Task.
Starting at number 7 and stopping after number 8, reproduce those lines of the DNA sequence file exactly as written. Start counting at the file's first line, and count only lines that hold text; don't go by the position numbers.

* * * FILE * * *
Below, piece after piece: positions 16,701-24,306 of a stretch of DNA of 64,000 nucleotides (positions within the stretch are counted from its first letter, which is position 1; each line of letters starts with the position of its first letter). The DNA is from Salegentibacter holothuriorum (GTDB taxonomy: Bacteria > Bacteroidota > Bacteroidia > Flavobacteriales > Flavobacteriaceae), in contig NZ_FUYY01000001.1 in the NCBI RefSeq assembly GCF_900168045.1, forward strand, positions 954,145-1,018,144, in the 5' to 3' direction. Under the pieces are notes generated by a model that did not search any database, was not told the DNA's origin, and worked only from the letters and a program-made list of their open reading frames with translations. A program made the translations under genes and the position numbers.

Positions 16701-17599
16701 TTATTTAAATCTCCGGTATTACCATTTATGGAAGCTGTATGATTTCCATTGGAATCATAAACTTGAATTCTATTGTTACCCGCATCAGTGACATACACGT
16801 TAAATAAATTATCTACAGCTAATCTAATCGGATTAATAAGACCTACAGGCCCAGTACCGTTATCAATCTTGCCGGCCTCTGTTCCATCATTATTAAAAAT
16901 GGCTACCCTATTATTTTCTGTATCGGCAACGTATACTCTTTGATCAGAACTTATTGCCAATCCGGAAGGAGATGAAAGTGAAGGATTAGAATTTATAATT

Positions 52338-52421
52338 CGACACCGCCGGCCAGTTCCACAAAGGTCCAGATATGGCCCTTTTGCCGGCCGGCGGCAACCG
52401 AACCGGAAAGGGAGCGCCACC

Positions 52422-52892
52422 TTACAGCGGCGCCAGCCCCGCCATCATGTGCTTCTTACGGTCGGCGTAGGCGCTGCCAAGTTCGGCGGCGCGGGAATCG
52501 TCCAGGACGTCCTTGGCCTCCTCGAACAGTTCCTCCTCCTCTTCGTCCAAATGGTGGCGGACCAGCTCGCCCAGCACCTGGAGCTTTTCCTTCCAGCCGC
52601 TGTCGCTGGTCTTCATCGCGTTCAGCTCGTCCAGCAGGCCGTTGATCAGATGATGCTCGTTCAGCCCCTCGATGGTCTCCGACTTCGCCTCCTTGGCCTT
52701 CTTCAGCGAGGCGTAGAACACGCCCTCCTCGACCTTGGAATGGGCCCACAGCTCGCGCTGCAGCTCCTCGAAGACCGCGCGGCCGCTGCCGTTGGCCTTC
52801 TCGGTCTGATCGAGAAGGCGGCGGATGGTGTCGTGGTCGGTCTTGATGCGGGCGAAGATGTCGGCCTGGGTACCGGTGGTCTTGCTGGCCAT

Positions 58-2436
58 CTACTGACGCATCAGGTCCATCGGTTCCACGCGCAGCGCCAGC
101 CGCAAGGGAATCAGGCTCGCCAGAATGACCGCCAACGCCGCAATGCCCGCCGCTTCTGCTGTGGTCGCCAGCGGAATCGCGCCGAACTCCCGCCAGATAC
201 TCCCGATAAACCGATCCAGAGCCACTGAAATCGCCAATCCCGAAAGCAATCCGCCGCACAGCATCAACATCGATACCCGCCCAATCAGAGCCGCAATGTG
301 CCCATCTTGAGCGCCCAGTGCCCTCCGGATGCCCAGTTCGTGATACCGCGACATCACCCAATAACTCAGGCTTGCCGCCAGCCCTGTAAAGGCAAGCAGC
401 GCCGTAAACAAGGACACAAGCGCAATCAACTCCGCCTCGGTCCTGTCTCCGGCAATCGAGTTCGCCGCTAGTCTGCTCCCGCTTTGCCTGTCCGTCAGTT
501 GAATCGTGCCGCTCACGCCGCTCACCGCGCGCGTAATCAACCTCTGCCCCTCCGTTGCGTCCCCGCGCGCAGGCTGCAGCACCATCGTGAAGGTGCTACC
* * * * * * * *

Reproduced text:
52338 CGACACCGCCGGCCAGTTCCACAAAGGTCCAGATATGGCCCTTTTGCCGGCCGGCGGCAACCG
52401 AACCGGAAAGGGAGCGCCACC